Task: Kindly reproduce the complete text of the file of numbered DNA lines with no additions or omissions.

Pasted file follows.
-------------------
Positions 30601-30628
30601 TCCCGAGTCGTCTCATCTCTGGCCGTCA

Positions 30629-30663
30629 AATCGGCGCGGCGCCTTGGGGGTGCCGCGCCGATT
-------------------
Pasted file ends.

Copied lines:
Positions 30601-30628
30601 TCCCGAGTCGTCTCATCTCTGGCCGTCA

Positions 30629-30663
30629 AATCGGCGCGGCGCCTTGGGGGTGCCGCGCCGATT